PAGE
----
You are here
Agnes McFarland (Ētita)
Ko te tuhituhi o te whakaritenga o te whakaaro o tēnei pukapuka he whakatakoto huarahi ki ngā kāinga kōrero i tipu i roto i ngā tau kia kaua e wareware kia kitea ō mātau, ō tātau kanohi ngā kaituhi, ēnei kaituhi ki ngā hapori reo o tōu whānau, hapū, iwi. Kai kona te tika, kai kona te ora, kai kona e hora ai te kupu kia kaua e noho noa ki runga i te whārangi kohokoho, maremare ai. Koia te kaupapa o tēnei tuhituhi kia tipu ngā momo whakataurite, te anga whakaputanga o ngā whakahoutanga o te whakaaro mā tātau katoa ngā kaituhi me te hunga kai te piki ake.
These are the proceedings from the Kei Tua o Te Pae hui on the challenges of kaupapa Māori research, held at Pipitea marae on 5–6 May 2011. Compiled by the NZCER Māori research team, Te Wāhanga, it includes all the presentations and panel sessions, as well as a summary of the workshop sessions. Several reflections from hui participants are also included.
Please note: Proceedings from the September 1-2 2012 Kei Tua o te Pae: Changing worlds, changing tikanga - Educating History and the future are currently being finalised. These will be published in the first half of 2013.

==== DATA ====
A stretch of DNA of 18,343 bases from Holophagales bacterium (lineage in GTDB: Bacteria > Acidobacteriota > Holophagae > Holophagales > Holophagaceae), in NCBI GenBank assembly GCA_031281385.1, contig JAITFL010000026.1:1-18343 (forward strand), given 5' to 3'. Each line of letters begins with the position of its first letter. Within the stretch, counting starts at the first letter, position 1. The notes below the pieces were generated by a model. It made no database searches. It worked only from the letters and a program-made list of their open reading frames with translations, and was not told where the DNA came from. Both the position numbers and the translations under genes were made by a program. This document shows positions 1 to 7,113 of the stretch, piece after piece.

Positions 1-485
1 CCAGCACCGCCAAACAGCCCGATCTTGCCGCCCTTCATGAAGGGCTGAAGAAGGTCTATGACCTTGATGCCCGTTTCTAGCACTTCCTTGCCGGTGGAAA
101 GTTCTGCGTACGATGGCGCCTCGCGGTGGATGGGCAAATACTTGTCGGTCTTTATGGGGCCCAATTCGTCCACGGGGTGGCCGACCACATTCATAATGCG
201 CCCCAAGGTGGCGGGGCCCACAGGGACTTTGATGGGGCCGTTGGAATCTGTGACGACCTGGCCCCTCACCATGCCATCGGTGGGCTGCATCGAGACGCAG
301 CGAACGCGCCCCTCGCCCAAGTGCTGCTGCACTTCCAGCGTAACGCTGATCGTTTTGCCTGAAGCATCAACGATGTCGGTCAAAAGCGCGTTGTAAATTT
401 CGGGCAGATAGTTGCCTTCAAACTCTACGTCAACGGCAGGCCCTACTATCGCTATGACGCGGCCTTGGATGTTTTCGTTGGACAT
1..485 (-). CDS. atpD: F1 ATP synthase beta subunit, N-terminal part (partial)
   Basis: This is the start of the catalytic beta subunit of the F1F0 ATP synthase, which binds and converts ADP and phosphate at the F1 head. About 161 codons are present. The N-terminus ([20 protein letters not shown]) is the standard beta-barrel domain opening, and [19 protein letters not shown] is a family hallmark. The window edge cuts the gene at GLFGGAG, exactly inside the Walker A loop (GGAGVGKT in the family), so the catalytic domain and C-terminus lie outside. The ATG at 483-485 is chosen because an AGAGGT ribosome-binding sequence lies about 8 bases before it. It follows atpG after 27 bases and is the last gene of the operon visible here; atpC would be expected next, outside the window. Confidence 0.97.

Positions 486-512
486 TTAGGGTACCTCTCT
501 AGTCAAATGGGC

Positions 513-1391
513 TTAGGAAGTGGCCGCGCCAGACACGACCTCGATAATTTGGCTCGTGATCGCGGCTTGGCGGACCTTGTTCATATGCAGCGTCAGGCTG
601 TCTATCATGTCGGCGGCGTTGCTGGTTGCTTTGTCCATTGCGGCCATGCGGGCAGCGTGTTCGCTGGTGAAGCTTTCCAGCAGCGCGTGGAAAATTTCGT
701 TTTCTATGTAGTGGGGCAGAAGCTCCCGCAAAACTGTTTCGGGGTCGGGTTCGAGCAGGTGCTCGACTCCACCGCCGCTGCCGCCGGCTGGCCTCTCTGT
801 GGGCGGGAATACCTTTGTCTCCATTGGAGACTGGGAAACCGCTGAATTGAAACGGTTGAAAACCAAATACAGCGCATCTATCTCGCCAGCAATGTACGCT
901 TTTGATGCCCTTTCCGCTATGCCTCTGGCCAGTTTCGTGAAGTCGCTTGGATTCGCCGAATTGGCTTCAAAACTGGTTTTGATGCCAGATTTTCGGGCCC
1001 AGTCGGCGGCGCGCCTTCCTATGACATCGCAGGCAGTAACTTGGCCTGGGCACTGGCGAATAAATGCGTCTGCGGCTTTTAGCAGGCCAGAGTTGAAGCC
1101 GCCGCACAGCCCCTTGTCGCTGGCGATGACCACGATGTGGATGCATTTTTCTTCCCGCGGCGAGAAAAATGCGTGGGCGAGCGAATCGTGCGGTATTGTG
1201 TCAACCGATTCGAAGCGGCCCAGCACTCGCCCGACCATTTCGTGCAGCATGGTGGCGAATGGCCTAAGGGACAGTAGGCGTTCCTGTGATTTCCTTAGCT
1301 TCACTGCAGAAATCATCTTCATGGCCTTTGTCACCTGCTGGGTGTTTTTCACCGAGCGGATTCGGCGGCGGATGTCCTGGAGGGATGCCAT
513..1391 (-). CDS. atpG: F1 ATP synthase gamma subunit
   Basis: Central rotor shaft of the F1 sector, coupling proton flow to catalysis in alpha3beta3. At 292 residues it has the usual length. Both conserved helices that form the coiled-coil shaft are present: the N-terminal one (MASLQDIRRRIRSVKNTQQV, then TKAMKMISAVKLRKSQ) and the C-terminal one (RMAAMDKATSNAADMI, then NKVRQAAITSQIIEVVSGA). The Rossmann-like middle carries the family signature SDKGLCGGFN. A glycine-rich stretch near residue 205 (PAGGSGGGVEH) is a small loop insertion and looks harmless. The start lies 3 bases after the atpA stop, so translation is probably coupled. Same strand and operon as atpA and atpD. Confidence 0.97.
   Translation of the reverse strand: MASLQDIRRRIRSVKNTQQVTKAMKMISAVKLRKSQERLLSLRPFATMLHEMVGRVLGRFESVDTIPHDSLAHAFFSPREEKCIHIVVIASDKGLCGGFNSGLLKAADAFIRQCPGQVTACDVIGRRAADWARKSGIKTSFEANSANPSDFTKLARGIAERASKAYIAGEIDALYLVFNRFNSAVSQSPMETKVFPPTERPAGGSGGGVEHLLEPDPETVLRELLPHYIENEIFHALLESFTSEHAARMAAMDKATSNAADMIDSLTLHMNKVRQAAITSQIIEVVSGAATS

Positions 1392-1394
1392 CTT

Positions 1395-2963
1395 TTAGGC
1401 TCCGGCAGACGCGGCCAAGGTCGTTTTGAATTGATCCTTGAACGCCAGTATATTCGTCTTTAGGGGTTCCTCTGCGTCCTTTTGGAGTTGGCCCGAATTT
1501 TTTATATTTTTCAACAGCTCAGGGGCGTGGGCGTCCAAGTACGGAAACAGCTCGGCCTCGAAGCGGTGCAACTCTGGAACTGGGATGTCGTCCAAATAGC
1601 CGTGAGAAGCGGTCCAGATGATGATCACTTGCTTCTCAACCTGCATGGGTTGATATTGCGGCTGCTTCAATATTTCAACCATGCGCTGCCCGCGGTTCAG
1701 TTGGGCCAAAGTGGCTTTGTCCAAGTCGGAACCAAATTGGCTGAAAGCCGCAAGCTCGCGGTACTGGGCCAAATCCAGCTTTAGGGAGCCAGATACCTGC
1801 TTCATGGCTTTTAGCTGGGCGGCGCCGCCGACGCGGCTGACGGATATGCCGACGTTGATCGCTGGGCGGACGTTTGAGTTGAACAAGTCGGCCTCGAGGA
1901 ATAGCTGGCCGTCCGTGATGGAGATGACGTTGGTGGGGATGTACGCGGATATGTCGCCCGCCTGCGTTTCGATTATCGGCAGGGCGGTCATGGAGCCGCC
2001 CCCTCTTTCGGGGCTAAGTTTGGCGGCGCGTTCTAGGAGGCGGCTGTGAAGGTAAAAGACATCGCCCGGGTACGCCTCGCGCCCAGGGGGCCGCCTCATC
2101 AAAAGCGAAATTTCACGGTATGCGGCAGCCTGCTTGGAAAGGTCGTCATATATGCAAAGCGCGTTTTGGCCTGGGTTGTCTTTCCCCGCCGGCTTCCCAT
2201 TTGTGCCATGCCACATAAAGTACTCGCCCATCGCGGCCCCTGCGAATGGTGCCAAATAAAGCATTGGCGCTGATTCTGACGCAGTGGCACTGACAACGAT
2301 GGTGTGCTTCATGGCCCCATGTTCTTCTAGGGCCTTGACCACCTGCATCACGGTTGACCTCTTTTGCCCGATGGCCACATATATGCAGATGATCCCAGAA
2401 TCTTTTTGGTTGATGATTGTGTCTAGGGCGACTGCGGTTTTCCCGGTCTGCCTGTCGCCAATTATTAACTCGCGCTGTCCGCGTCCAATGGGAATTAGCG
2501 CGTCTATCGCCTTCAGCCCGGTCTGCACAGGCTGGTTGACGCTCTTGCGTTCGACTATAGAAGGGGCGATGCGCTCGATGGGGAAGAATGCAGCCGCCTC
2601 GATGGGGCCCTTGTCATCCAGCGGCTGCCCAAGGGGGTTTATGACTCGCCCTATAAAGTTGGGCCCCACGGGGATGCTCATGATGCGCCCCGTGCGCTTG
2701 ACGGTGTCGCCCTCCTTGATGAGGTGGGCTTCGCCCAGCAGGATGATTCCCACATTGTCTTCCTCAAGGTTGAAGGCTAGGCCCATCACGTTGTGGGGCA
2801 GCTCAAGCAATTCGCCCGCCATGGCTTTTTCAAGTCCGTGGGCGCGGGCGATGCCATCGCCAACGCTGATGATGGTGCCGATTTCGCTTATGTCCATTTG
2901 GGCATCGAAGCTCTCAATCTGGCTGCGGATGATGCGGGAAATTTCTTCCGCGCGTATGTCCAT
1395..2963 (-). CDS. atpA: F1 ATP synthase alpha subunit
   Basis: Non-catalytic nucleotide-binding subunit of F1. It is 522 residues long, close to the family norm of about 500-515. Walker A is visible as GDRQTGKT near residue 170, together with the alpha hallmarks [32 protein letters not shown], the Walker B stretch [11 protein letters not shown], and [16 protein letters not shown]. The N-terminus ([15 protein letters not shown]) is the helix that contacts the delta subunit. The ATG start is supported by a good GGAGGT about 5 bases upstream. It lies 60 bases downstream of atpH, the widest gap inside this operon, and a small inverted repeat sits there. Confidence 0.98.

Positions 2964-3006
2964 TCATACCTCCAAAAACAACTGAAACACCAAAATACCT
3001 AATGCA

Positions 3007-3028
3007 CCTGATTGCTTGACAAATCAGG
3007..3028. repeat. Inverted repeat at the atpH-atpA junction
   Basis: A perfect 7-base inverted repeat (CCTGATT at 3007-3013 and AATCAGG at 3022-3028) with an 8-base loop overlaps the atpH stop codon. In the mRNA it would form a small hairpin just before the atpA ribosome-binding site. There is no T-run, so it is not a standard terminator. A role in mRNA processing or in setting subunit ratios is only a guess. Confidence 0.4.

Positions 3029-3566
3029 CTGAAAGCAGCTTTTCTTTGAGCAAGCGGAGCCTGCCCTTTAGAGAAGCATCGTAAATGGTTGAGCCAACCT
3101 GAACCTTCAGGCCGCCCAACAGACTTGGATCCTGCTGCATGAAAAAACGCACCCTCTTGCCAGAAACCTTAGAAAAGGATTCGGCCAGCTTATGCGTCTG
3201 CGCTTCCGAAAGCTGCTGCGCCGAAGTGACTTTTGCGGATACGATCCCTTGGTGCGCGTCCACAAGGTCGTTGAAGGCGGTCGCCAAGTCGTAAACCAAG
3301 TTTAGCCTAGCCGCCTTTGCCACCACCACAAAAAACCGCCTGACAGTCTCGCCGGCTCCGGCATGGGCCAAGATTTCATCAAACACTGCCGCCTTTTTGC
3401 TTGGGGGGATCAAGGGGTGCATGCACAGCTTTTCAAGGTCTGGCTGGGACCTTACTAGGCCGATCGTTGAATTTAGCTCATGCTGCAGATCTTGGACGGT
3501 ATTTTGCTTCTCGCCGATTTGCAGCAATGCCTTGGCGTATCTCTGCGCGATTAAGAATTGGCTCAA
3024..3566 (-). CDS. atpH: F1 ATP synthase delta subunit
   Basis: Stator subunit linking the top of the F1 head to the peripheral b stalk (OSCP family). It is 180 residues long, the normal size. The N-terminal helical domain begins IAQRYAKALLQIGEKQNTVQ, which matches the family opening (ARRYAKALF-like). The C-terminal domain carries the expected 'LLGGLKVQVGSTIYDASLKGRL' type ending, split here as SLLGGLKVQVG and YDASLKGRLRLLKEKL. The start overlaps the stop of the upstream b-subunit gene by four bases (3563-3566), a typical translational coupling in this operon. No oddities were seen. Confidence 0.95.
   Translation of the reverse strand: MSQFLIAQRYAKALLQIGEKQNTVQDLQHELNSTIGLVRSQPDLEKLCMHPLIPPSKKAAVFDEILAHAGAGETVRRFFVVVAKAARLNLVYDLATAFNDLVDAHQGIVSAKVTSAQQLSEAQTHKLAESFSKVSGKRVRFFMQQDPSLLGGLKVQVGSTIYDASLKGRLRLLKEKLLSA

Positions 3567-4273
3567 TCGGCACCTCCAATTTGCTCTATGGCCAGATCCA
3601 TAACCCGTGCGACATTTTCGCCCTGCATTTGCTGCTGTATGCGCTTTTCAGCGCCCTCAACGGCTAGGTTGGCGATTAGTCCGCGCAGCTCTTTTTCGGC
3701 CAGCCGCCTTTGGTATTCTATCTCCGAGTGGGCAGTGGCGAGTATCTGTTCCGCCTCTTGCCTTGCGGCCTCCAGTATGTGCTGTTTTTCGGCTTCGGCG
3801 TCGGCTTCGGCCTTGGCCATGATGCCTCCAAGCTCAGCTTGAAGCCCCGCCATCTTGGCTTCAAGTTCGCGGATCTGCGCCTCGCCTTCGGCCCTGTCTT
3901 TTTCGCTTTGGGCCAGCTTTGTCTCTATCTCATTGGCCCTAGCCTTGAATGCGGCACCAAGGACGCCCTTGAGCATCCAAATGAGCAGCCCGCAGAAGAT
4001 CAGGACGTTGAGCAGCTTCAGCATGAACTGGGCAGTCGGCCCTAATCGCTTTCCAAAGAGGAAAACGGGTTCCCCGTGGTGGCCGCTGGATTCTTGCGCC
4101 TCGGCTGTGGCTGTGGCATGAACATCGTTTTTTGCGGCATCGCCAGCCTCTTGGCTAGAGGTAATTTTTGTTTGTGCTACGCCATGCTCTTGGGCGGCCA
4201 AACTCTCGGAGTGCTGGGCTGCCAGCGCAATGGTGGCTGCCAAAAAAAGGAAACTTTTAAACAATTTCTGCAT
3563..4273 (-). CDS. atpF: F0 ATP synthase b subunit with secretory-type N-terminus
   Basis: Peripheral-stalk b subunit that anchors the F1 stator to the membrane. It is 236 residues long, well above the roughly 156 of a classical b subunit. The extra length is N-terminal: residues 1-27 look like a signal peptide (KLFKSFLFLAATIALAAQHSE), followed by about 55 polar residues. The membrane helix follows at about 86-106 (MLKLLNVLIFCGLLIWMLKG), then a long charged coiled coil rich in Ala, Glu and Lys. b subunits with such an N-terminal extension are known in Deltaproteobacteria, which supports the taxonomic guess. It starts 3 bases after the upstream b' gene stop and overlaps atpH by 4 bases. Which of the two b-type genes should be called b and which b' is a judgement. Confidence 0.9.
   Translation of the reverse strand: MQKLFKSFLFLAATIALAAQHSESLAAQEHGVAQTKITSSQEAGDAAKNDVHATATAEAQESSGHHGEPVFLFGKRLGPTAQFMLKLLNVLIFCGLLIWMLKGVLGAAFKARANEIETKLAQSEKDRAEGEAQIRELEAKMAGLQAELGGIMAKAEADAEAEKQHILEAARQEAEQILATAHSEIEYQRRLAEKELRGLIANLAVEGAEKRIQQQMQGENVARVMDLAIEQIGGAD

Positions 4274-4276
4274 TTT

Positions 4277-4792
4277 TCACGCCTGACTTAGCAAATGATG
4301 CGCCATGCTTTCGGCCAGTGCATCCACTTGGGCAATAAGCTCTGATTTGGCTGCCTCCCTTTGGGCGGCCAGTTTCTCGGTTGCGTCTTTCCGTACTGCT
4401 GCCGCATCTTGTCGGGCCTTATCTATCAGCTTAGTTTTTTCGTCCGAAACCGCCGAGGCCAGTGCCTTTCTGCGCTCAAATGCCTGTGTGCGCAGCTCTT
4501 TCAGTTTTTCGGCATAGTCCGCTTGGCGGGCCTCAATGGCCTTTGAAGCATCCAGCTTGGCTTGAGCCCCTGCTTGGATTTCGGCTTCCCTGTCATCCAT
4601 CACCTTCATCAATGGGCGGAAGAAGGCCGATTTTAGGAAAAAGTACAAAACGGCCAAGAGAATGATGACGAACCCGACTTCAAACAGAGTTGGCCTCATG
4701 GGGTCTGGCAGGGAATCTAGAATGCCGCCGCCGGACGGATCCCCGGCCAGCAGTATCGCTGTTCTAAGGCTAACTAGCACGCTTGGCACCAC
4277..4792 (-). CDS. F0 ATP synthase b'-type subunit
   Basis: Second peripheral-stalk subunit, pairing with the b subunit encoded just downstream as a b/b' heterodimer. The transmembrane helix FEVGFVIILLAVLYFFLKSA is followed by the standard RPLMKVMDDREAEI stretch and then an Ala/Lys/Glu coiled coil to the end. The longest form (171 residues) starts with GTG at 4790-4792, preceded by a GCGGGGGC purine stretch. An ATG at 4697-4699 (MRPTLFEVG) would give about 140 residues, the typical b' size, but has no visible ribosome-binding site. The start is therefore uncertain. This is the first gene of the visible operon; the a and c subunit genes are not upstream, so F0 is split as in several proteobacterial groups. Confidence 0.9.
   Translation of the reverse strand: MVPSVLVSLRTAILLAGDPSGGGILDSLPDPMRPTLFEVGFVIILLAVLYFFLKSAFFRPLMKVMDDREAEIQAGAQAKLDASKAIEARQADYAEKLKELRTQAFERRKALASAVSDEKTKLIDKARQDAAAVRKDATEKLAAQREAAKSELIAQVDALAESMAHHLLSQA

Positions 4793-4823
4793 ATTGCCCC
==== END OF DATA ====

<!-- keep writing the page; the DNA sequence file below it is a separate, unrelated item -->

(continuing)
How should we educate today’s students so that they will be proactive, confident future-builders in the uncertain times ahead? This book explores that question. The authors used a selection of wicked problems as the basis for the futures-thinking process they used to explore what the key competencies might mean for implementing the New Zealand Curriculum in innovative, future- focused ways.
This resource is designed to answer some common questions asked by teachers about assessing the Key Competencies. It includes a DVD in which teachers and students talk about their ideas and experiences.
This report presents the findings of a kaupapa Māori research project called Kia Puāwaitia Ngā Tūmanako: Critical Issues for Whanau in Maori Education. We asked a variety of whānau the question: What sorts of educational research would be of benefit to your children and whānau in education? The aim was to use the whānau responses to refine a Māori-led and whānau-informed research agenda for Te Wāhanga.